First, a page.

Address La Trobe University, School of Life Sciences, Melbourne, Victoria, Australia
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Language English Summary Language Original Title
Series Editor Series Title Abbreviated Series Title
Series Volume Series Issue Edition
ISSN 2471-5638 ISBN Medium
Area Expedition Conference
Notes PMID:29869374 Approved no
Call Number GFZ @ kyba @ Serial 1933
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Author Scheuermaier, K.; Munch, M.; Ronda, J.M.; Duffy, J.F.
Title (up) Improved cognitive morning performance in healthy older adults following blue-enriched light exposure on the previous evening Type Journal Article
Year 2018 Publication Behavioural Brain Research Abbreviated Journal Behav Brain Res
Volume 348 Issue Pages 267-275
Keywords Human Health
Abstract OBJECTIVES: Exposure to light can have acute alerting and circadian phase-shifting effects. This study investigated the effects of evening exposure to blue-enriched polychromatic white (BEL) vs. polychromatic white light (WL) on sleep inertia dissipation the following morning in older adults. METHODS: Ten healthy older adults (average age=63.3 yrs; 6F) participated in a 13-day study comprising three baseline days, an initial circadian phase assessment, four days with 2-h evening light exposures, a post light exposure circadian phase assessment and three recovery days. Participants were randomized to either BEL or WL of the same irradiance for the four evening light exposures. On the next mornings at 2, 12, 22 and 32min after each wake time, the participants completed a 90-s digit-symbol substitution test (DSST) to assess working memory, and objective alertness was assessed using a wake EEG recording. DSST and power density from the wake EEG recordings were compared between the two groups. RESULTS: DSST performance improved with time awake (p<0.0001) and across study days in both light exposure groups (p<0.0001). There was no main effect of group, although we observed a significant day x group interaction (p=0.0004), whereby participants exposed to BEL performed significantly better on the first two mornings after light exposures than participants in WL (post-hoc, p<0.05). On those days, the BEL group showed higher EEG activity in some of the frequency bins in the sigma and beta range (p<0.05) on the wake EEG. CONCLUSION: Exposure to blue-enriched white light in the evening significantly improved DSST performance the following morning when compared to polychromatic white light. This was associated with a higher level of objective alertness on the wake EEG, but not with changes in sleep or circadian timing.
Address Division of Sleep and Circadian Disorders, Brigham and Women's Hospital, Boston, MA, United States; Division of Sleep Medicine, Harvard Medical School, Boston, MA, United States
Corporate Author Thesis
Publisher Place of Publication Editor
Language English Summary Language Original Title
Series Editor Series Title Abbreviated Series Title
Series Volume Series Issue Edition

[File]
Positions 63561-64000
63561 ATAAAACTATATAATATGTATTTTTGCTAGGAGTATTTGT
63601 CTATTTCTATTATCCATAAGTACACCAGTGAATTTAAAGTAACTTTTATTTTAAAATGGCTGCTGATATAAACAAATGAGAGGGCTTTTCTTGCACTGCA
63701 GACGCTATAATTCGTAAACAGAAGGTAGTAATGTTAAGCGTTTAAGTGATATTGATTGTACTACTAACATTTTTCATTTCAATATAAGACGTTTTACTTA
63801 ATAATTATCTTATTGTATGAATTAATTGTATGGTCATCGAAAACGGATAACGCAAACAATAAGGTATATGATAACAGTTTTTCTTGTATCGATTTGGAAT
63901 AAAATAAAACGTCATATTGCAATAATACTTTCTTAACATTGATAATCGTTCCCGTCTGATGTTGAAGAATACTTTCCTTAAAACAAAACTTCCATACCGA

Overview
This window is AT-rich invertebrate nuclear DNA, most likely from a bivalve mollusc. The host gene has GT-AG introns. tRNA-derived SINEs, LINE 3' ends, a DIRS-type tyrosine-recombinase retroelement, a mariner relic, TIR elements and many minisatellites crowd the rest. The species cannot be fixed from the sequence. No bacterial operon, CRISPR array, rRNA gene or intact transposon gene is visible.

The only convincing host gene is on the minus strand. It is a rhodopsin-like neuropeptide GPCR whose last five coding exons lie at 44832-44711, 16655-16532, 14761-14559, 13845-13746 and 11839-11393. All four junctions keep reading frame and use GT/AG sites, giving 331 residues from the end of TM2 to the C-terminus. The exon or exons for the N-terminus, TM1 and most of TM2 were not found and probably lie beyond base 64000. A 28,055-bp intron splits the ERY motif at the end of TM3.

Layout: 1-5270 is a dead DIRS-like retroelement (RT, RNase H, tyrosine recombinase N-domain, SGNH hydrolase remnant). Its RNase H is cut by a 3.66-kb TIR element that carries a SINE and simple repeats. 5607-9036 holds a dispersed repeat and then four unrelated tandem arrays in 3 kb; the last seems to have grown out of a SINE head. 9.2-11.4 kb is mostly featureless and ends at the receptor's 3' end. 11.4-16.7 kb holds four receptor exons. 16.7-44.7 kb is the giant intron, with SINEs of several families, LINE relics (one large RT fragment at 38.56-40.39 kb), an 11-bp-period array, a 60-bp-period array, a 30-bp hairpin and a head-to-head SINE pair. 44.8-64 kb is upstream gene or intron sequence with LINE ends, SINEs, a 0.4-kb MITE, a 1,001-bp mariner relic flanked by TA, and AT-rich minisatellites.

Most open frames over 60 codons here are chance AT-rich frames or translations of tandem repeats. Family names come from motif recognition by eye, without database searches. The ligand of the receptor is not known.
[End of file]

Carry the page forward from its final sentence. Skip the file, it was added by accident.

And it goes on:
ISSN 0166-4328 ISBN Medium
Area Expedition Conference
Notes PMID:29684473 Approved no
Call Number GFZ @ kyba @ Serial 1899
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Author Zhao, N., Zhang, W., Liu, Y., Samson, E. L., Chen, Y., & Cao, G.
Title (up) Improving Nighttime Light Imagery With Location-Based Social Media Data Type Journal Article
Year 2018 Publication IEEE Transactions on Geoscience and Remote Sensing Abbreviated Journal
Volume 57 Issue 4 Pages
Keywords Remote Sensing
Abstract Location-based social media have been extensively utilized in the concept of “social sensing” to exploit dynamic information about human activities, yet joint uses of social sensing and remote sensing images are underdeveloped at present. In this paper, the close relationship between the number of Twitter users and brightness of nighttime lights (NTL) over the contiguous United States is calculated and geotagged tweets are then used to upsample a stable light image for 2013. An associated outcome of the upsampling process is the solution of two major problems existing in the NTL image, pixel saturation, and blooming effects. Compared with the original stable light image, digital number (DN) values of the upsampled stable light image have larger correlation coefficients with gridded population (0.47 versus 0.09) and DN values of the new generation NTL image product (0.56 versus 0.52), i.e., the Visible Infrared Imaging Radiometer Suite day/night band image composite. In addition, total personal incomes of states are disaggregated to each pixel in proportion to the DN value of the pixel in the NTL images and then aggregate by counties. Personal incomes distributed by the upsampled NTL image are closer to the official demographic data than those distributed by the original stable light image. All of these results explore the potential of geotagged tweets to improve the quality of NTL images for more accurately estimating or mapping socioeconomic factors.
Address
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Publisher Place of Publication Editor
Language Summary Language Original Title
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Notes Approved no
Call Number IDA @ intern @ Serial 2353